GOP Lawmakers’ Many Privacy Hypocrisies

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By Dana Floberg, Free Press

Internet users took a hard loss this week in the fight for broadband privacy and internet freedom — but if you listen to the Republican lawmakers who trashed our privacy rights, you’d think they’d done the opposite.

“Consumers deserve to have the autonomy to control their information and their internet experience,” said Rep. Bill Johnson on Tuesday. A strange statement from a man who subsequently voted to eliminate rules giving people a choice about how ISPs use their personal data.

As Stephen Colbert noted just last night, no voters back home asked their members of Congress to do this. So why did it happen?

There’s a lot of hypocrisy to unpack in privacy opponents’ persistent doublespeak. Let’s break it down.

Last October, the Obama-era FCC passed rules to prevent your ISP from selling sensitive data (like your browsing history) without your express permission. Sen. Jeff Flake sponsored legislation (using a sneaky process called the Congressional Review Act) to destroy the FCC’s rules and strip internet users of these critical broadband privacy protections. Senate Republicans passed the bill, much to the delight of their cable and telecom industry backers, without a single Democratic senator’s vote.

In the House, Democrats again held firm without a single defection, and 15 Republicans listened to their constituents back home and voted the right way. But it wasn’t enough to save broadband privacy.

The majority of congressional Republicans have tried to defend their terrible decision by insisting that a resolution that takes away privacy protections won’t actually take away privacy protections.

“Despite false claims to the contrary, using the CRA will not leave consumers unprotected,” Flake told the Senate last week. “That’s because the FCC is already obligated to police the privacy practices of broadband providers under Section 222 of the Communications Act.”

That’s a nice idea, but it’s not what the Flake’s industry-lobbyist friends told the FCC earlier this year. Cable and telecom lobby group NCTA argued in comments filed in January that “Section 222 was designed to apply only to voice telephony services,” and that any use of the law to protect broadband privacy would qualify as “unlawful exercises of authority.”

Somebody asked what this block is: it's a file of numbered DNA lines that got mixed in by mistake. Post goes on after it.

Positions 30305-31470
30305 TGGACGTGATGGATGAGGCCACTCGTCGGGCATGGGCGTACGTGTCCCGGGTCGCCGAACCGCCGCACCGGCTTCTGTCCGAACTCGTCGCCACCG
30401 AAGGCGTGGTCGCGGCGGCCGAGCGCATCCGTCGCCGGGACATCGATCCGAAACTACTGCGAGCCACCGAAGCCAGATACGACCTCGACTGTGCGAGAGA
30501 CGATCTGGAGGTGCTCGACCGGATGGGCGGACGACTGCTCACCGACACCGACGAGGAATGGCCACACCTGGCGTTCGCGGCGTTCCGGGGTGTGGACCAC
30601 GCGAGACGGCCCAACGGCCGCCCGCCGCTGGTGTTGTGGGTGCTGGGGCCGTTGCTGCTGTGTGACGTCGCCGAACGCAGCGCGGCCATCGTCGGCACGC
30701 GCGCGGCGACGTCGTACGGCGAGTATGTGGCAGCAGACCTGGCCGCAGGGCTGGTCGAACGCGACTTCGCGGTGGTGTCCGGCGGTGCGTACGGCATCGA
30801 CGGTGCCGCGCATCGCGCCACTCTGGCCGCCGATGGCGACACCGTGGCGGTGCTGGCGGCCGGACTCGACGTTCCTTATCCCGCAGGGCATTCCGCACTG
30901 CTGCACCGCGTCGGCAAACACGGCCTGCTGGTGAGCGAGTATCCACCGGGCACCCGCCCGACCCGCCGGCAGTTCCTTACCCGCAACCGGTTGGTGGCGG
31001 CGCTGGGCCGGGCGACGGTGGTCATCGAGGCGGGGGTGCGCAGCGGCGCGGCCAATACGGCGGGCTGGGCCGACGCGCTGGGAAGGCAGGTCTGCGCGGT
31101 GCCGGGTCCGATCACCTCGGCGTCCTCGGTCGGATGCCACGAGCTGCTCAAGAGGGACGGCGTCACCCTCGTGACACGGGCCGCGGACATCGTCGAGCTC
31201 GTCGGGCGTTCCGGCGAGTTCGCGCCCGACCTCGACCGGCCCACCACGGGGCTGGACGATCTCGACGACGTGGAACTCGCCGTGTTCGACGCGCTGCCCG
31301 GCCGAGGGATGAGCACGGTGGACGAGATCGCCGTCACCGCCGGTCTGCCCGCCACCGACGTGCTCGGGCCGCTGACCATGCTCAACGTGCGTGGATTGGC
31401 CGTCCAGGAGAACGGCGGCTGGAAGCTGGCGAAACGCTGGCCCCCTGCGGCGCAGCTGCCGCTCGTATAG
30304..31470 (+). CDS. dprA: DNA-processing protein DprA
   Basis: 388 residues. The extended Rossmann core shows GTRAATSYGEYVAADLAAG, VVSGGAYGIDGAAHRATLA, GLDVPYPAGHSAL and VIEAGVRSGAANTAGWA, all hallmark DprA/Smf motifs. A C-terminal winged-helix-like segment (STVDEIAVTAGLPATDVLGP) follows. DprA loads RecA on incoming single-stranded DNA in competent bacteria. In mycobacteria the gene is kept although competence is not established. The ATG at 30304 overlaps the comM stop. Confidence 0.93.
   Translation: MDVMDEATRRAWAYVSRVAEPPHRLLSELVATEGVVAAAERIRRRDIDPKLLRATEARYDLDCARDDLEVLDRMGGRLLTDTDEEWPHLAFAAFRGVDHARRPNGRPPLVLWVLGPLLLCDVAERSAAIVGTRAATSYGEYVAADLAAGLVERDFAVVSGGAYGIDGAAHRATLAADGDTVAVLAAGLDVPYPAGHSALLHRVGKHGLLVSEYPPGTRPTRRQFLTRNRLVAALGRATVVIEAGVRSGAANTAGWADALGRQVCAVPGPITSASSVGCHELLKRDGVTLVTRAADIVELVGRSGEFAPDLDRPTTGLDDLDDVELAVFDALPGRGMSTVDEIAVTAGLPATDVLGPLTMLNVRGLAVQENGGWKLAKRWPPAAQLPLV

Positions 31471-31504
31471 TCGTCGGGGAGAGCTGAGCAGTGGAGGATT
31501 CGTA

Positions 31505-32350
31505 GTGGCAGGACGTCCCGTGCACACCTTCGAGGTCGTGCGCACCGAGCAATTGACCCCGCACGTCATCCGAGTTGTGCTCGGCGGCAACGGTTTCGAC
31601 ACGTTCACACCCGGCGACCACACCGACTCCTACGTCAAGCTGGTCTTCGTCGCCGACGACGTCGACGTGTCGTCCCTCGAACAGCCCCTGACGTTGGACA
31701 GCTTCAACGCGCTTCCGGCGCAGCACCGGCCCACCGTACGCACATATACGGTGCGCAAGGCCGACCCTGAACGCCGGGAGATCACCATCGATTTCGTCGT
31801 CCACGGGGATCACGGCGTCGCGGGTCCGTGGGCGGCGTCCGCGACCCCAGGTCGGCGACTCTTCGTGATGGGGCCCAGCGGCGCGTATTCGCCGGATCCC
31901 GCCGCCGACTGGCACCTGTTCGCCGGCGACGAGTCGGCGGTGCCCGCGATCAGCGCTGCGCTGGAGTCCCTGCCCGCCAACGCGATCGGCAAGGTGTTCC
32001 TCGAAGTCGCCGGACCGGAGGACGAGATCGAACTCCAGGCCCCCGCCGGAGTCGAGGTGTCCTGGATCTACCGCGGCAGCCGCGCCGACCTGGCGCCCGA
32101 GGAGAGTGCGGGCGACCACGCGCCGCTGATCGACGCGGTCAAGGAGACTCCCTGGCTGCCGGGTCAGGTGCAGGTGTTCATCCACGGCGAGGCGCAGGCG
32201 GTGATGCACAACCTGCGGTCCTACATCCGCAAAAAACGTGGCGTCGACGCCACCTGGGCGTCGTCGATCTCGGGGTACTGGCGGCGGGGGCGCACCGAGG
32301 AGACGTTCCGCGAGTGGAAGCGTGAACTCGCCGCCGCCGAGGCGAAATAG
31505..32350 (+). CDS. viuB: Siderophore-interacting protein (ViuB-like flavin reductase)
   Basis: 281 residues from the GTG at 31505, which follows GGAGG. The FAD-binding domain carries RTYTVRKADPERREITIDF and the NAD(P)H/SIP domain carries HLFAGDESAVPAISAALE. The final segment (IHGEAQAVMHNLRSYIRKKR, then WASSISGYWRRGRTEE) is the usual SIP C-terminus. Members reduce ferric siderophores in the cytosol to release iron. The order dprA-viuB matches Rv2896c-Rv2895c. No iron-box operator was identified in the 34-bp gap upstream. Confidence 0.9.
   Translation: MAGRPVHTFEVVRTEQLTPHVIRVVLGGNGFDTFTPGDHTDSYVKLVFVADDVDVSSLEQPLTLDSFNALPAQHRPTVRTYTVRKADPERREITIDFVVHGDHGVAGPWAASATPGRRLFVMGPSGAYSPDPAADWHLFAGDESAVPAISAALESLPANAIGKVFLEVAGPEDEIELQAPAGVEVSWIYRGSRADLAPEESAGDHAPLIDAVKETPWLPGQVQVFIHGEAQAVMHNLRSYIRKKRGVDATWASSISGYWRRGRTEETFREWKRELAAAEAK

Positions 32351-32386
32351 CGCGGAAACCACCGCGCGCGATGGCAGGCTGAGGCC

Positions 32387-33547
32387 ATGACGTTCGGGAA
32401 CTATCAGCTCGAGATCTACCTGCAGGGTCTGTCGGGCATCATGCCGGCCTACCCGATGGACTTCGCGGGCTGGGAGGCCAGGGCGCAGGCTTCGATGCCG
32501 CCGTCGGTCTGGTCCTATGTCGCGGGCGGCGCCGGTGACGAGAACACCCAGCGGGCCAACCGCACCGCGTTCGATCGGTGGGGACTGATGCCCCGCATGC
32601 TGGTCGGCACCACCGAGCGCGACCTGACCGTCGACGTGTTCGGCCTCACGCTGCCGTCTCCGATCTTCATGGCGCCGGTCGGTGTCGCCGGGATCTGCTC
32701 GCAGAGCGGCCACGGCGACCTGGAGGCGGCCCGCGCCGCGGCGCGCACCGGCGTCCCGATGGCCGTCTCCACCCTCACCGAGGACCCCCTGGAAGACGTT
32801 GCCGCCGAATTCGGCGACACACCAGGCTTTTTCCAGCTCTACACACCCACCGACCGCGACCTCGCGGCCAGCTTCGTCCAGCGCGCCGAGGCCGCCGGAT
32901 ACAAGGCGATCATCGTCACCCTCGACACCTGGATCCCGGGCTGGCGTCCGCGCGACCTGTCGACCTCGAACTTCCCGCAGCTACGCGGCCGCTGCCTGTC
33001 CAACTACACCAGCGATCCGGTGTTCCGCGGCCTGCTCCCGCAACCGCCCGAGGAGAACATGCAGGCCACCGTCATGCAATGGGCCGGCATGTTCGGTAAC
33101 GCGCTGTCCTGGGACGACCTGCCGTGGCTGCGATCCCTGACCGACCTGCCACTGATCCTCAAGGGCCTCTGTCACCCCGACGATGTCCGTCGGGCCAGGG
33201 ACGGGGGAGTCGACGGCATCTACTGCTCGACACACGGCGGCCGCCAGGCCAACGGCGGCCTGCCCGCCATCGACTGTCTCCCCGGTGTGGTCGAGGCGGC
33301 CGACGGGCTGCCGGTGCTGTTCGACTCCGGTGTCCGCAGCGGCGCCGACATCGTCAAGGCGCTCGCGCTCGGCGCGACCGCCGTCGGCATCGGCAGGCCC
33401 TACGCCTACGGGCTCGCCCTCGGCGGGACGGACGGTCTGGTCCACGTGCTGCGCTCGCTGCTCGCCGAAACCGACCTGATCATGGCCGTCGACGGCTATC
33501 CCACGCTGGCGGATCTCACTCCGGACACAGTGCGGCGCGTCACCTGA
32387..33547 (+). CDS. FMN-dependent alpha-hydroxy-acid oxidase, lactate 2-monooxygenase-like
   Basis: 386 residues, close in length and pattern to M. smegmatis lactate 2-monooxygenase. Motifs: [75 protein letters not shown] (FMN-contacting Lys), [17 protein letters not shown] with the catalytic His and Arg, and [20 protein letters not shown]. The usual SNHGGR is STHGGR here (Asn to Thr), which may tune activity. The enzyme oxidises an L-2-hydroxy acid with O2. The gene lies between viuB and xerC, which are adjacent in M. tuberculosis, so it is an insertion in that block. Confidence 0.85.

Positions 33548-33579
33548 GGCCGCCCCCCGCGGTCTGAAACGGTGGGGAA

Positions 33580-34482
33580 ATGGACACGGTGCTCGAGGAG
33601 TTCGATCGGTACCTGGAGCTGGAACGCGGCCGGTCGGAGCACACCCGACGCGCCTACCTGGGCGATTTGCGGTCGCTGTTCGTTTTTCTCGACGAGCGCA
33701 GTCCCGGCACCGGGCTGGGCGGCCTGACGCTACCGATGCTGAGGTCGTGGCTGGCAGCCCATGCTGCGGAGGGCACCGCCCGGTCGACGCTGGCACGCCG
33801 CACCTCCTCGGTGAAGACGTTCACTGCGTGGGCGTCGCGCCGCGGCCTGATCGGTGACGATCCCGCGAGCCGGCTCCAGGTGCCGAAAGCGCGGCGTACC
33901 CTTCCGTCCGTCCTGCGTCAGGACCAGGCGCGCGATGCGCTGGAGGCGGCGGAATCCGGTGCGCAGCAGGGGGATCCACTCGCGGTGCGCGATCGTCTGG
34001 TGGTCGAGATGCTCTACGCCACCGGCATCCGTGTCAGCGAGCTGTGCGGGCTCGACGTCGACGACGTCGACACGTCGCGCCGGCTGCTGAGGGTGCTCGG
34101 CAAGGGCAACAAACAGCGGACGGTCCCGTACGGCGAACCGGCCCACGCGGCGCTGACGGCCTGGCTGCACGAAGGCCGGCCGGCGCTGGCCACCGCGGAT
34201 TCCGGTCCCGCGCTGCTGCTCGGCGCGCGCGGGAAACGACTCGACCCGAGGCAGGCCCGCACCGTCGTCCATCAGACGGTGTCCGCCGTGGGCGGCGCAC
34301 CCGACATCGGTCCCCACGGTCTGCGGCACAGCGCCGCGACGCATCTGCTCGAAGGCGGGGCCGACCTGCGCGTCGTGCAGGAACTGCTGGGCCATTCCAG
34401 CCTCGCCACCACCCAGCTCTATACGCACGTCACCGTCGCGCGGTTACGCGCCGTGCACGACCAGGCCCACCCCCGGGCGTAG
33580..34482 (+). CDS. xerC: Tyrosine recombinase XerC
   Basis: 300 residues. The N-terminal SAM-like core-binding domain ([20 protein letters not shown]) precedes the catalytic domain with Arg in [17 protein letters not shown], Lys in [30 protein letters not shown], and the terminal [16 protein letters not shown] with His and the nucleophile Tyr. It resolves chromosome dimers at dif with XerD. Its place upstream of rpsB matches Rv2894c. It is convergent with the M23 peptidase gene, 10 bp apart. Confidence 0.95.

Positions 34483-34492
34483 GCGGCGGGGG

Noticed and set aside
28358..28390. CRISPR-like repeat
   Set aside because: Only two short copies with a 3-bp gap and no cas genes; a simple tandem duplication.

Were they lying then, or are they lying now?

And that’s just one of many GOP lies. Unless Republican leaders plan to keep broadband classified as a Title II service, their promise of Section 222 protection is utterly bankrupt. Section 222 is part of Title II, and it applies to broadband providers only if broadband internet access remains properly classified as a Title II service. But industry lobbyists and Republicans in both the FCC and Congress have declared war on Title II, and promised to scrap it along with the strong Net Neutrality protections it supports.

House Republicans insisted during Tuesday’s floor debate that if they succeed in destroying Title II, and thus eliminate the FCC’s ability to protect your online privacy entirely, the Federal Trade Commission will protect your privacy instead. Another pleasant idea betrayed by the GOP’s actions: Republicans in Congress have been pushing legislation that Democratic Rep. Frank Pallone described as a “systematic attempt to dismantle the FTC in order to prevent it from carrying out its mission of protecting consumers.”

In essence, the GOP leaders and members voting the wrong way this week have accomplished an exquisitely dishonest trifecta. They gutted the FCC’s privacy rules based on a Title II statute while claiming that the Title II statute still protects you. Then they promised to gut the same Title II statute while claiming that the FTC still protects you. And it turns out they want to gut the FTC too — the very same agency they’re holding up as a champion of privacy protections.

Last but not least, these lawmakers say the FTC’s approach to online privacy is superior because the agency analyzes each potential violation on a case-by-case basis while the FCC’s privacy protections are rooted in broad bright-line rules.

That’s also what they used to say about Net Neutrality — let’s do it case by case — until the FCC adopted stronger open internet protections coupled with stronger enforcement authority. Now the same Republican lawmakers and the cable lobbyists who love them insist that bright-line Net Neutrality rules are the only way to resolve industry “uncertainty.”

You have to wonder how they can make all of these contradictory claims with a straight face and a clear conscience. The truth is that some policymakers care only about protecting the bottom lines of a few giant companies like Comcast and AT&T.

Like Lucy pulling away the football, the GOP in D.C. keeps yanking away privacy protections and then promising that next time will be different. But whenever we do something to protect people on the internet, they invent a new procedural argument to undermine it. “You can use Section 222.” Yank. “How about the FTC?” Yank. “Just give case-by-case regulation a try.” Yank. Like Charlie Brown, we should stop falling for it.

Republicans’ flip-flopping gives away the lie. Their complaints about broadband privacy aren’t principled procedural objections, but thinly veiled attempts at moving the goalposts to ensure consumers always receive the weakest possible protections.

With the aid of their industry donors, the GOP has tried to frame this fight as a debate about complex legal authority and bureaucratic procedures. The reality is much simpler.

They’re opposed to any regulations that put the interests of real people before the profit margins of monopoly ISPs, and they will take up whatever nonsensical procedural complaints are handy to chip away at strong consumer protections.

Originally posted here.

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